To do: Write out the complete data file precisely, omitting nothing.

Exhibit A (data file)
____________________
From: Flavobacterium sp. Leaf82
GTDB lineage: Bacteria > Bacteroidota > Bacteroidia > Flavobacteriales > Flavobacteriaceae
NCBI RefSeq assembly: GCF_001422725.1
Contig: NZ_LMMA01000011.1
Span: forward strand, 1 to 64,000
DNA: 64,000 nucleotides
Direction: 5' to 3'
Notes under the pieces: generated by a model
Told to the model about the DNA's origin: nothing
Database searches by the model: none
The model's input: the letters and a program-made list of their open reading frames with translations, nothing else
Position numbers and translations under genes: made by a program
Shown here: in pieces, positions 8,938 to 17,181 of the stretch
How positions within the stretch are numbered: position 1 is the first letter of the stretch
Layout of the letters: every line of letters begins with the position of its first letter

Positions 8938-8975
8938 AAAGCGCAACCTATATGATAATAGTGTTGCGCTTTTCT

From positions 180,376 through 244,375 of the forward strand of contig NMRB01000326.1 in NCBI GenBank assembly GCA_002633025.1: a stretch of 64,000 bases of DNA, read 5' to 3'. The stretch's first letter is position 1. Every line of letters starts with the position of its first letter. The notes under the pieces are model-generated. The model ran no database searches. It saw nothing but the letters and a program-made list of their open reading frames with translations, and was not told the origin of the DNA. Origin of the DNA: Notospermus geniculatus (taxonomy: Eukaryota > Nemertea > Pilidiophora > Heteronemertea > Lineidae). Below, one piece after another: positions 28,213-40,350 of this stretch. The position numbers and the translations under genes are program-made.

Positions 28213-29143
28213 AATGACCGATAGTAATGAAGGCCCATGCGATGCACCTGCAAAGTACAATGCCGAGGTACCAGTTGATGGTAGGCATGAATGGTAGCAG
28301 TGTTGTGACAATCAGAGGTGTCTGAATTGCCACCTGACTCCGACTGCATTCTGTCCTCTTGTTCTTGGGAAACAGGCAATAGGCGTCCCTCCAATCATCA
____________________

From: Flavobacterium sp. Leaf82
GTDB lineage: Bacteria > Bacteroidota > Bacteroidia > Flavobacteriales > Flavobacteriaceae
NCBI RefSeq assembly: GCF_001422725.1
Contig: NZ_LMMA01000011.1
Span: forward strand, 1 to 64,000
DNA: 64,000 nucleotides
Direction: 5' to 3'
Notes under the pieces: generated by a model
Told to the model about the DNA's origin: nothing
Database searches by the model: none
The model's input: the letters and a program-made list of their open reading frames with translations, nothing else
Position numbers and translations under genes: made by a program
Shown here: in pieces, positions 8,938 to 17,181 of the stretch
How positions within the stretch are numbered: position 1 is the first letter of the stretch
Layout of the letters: every line of letters begins with the position of its first letter

Positions 8938-8975
8938 AAAGCGCAACCTATATGATAATAGTGTTGCGCTTTTCT

From positions 180,376 through 244,375 of the forward strand of contig NMRB01000326.1 in NCBI GenBank assembly GCA_002633025.1: a stretch of 64,000 bases of DNA, read 5' to 3'. The stretch's first letter is position 1. Every line of letters starts with the position of its first letter. The notes under the pieces are model-generated. The model ran no database searches. It saw nothing but the letters and a program-made list of their open reading frames with translations, and was not told the origin of the DNA. Origin of the DNA: Notospermus geniculatus (taxonomy: Eukaryota > Nemertea > Pilidiophora > Heteronemertea > Lineidae). Below, one piece after another: positions 28,213-40,350 of this stretch. The position numbers and the translations under genes are program-made.

Positions 28213-29143
28213 AATGACCGATAGTAATGAAGGCCCATGCGATGCACCTGCAAAGTACAATGCCGAGGTACCAGTTGATGGTAGGCATGAATGGTAGCAG
28301 TGTTGTGACAATCAGAGGTGTCTGAATTGCCACCTGACTCCGACTGCATTCTGTCCTCTTGTTCTTGGGAAACAGGCAATAGGCGTCCCTCCAATCATCA